As an Area Resource Minister in our judicatory I have worked with many churches during their search process, and I find these questions are asked by many of them at some time during the process. However, this does not have to be such a traumatic time especially if the church has been discussing the possibility before the announcement is made. I have not understood why a pastoral transition is always such a shock to a congregation. Assuming the Lord tarries, your pastor will one day leave your church. He or she may move to another place of ministry, retire, leave the ministry, or die, but the bottom line is there will come a time when that pastor moves on and the church will begin the process to find a new pastor. Rather than being surprised and caught unawares by the announcement that the pastor is leaving, the church would be better served by having already discussed the process that will be followed when the time comes. I have found no better resource for this type of strategic planning that the book The Elephant in the Boardroom: Speaking the Unspoken about Pastoral Transitions (Jossey-Bass Leadership Network Series).
The authors write, "Succession planning is the second most important need in every church in the country...and few if any do it or do it well." Based upon my observations and experiences I would agree with that statement. This may be due to our fear of offending the pastor or making him or her feel that we are planning to replace the pastor in the near future. Because churches do not normally do this type of succession planning that would be an easy assumption for a pastor to make. So, the whole issue of the pastor one day leaving the church is ignored until the day the announcement is made, and then the church goes into crisis mode. Would it not be better to have already planned for that announcement and made the necessary plans for how to respond when it is made?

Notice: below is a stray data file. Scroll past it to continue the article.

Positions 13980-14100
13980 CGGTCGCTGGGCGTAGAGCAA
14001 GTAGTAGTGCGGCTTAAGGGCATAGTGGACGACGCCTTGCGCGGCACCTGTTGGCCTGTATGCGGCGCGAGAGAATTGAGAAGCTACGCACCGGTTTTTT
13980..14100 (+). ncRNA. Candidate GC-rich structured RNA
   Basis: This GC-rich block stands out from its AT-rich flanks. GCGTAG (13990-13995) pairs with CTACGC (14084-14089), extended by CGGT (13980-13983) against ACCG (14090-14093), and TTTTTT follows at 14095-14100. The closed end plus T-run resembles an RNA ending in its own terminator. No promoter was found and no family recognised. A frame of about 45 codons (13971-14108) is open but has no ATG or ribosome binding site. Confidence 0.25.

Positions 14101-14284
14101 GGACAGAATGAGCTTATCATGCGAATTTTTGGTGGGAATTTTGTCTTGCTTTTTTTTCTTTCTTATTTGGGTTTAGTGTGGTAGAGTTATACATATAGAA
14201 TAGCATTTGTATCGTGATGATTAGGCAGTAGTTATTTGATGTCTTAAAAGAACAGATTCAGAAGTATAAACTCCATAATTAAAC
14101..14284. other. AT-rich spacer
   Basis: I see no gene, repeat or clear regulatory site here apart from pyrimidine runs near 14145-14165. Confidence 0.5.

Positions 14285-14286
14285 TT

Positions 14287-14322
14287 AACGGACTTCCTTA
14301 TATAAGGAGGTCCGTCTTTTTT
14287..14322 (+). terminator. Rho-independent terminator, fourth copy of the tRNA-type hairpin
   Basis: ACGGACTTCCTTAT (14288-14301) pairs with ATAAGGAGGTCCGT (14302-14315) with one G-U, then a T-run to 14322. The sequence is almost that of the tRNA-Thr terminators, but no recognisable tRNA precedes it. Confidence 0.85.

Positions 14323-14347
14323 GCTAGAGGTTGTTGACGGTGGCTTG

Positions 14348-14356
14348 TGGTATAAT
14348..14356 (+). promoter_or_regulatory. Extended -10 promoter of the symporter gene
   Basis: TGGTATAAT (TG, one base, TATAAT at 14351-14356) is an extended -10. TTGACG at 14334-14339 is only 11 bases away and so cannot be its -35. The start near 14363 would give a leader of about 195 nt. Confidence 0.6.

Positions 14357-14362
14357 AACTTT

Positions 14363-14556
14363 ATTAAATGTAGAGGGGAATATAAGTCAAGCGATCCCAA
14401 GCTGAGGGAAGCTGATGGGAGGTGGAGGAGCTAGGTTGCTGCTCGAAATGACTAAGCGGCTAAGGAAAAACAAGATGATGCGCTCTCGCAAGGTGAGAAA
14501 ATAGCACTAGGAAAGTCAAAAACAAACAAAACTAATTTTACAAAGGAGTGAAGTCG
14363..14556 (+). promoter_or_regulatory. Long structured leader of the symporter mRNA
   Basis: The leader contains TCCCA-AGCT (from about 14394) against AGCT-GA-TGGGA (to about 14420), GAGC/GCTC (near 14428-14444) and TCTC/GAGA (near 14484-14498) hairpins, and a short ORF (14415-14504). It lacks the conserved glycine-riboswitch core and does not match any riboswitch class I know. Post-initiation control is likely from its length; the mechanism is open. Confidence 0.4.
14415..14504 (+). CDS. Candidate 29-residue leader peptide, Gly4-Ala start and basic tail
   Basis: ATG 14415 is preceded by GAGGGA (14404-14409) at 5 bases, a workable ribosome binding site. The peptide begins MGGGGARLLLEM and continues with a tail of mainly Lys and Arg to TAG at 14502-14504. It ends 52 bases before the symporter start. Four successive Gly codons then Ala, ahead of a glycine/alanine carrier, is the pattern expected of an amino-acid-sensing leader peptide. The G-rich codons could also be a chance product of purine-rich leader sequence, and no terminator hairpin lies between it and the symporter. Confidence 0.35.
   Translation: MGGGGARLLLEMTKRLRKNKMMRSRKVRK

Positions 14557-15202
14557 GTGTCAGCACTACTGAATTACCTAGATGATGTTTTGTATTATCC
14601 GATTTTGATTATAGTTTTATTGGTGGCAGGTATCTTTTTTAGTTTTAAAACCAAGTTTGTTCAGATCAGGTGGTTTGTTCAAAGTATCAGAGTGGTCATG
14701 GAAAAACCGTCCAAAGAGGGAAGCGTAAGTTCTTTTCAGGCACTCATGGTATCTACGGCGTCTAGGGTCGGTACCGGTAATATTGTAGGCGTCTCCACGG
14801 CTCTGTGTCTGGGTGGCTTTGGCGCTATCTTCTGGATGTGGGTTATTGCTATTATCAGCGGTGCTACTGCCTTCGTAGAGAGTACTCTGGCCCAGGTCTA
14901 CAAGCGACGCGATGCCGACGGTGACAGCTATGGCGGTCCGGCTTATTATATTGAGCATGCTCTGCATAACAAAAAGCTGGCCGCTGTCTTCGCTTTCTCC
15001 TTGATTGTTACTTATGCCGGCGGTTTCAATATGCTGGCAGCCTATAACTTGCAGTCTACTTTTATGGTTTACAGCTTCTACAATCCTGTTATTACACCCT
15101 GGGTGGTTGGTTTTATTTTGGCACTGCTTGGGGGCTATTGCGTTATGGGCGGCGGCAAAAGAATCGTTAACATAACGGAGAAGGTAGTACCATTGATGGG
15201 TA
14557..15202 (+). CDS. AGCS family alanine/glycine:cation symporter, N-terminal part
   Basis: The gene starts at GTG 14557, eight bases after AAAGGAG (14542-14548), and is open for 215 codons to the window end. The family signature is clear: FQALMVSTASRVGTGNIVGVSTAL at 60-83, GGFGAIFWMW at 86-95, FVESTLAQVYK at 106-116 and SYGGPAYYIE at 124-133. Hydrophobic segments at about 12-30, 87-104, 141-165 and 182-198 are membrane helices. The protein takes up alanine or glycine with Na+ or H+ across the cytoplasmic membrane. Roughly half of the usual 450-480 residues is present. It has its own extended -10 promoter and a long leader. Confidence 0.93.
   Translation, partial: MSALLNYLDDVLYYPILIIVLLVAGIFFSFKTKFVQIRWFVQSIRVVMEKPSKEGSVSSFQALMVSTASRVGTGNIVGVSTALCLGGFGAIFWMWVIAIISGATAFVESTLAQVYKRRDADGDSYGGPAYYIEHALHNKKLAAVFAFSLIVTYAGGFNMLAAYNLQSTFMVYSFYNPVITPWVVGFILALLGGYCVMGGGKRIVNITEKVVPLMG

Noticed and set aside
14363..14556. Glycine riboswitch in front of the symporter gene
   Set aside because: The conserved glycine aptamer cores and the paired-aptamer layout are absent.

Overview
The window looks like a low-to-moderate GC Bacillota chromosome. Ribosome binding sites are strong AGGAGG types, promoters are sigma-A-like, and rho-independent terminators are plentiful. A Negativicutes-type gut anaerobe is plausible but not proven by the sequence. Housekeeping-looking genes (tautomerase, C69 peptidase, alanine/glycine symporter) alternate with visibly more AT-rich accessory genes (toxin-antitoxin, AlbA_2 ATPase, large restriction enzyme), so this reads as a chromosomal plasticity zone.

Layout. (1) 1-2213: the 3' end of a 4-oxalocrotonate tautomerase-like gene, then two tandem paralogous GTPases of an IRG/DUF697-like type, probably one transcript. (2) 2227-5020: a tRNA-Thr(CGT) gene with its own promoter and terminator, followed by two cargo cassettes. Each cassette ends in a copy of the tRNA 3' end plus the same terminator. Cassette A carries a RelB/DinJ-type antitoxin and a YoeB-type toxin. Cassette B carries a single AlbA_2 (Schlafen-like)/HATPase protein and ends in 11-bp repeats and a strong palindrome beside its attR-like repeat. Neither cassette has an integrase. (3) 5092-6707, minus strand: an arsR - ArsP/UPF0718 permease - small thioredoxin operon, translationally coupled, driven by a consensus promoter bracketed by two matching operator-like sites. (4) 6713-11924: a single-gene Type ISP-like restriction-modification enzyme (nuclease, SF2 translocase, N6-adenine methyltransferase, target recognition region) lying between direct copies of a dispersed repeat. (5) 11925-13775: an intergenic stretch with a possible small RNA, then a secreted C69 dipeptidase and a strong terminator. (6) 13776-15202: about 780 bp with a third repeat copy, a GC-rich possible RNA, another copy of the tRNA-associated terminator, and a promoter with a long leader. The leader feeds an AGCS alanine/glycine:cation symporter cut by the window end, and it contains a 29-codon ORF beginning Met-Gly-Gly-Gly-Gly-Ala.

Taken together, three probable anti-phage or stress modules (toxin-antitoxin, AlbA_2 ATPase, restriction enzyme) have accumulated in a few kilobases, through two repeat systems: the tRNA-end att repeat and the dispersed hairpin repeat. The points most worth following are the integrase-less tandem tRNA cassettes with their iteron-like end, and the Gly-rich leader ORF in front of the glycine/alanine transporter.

One thing that might help churches become more willing to do succession planning is to count the cost of not having a pastor. Many churches will see a steady decline in the number of people attending services during the interim process resulting in decreased giving. These numbers will not immediately return once a new pastor is in place. There are costs associated with searching for a new pastor and relocating one once the call is given. In addition to the financial costs there are emotional and morale costs to the church. Churches often find that whatever momentum they had for ministry fades during the interim period. It will take a while for that momentum to return as the new pastor has a steep learning curve before he or she is able to provide effective leadership. According to the authors, about half of the members of the search committee will leave the church within three years of the new pastor's arrival. While my numbers are not that high, I have seen a number of search committee members leave their church after it called the person they recommended. If it turns out the new pastor is not a good fit for the church and ends up leaving after only two or three years, there is a repeat of all these costs and even more as the church begins to wander without capable leadership.
I believe the authors have done a good job of identifying a number of strategies for churches to consider based upon their size and make-up. They do not offer a one-size-fits-all model for planning for pastoral succession since different churches will have different needs. I would recommend that the church find which church culture best fits them and begin to study the suggestions associated with that culture and determine how to best implement them in their own planning. To me, the best of all worlds would be for the current pastor to lead this study. This removes the fear that the pastor may feel the church is seeking to find a new pastor by engaging in this study. When the pastor leads such a study, what he or she is really doing is helping ensure the ministry he or she has enjoyed in the church will continue and the church and new pastor will be able to build upon that legacy. This makes pastoral succession planning a win for everyone.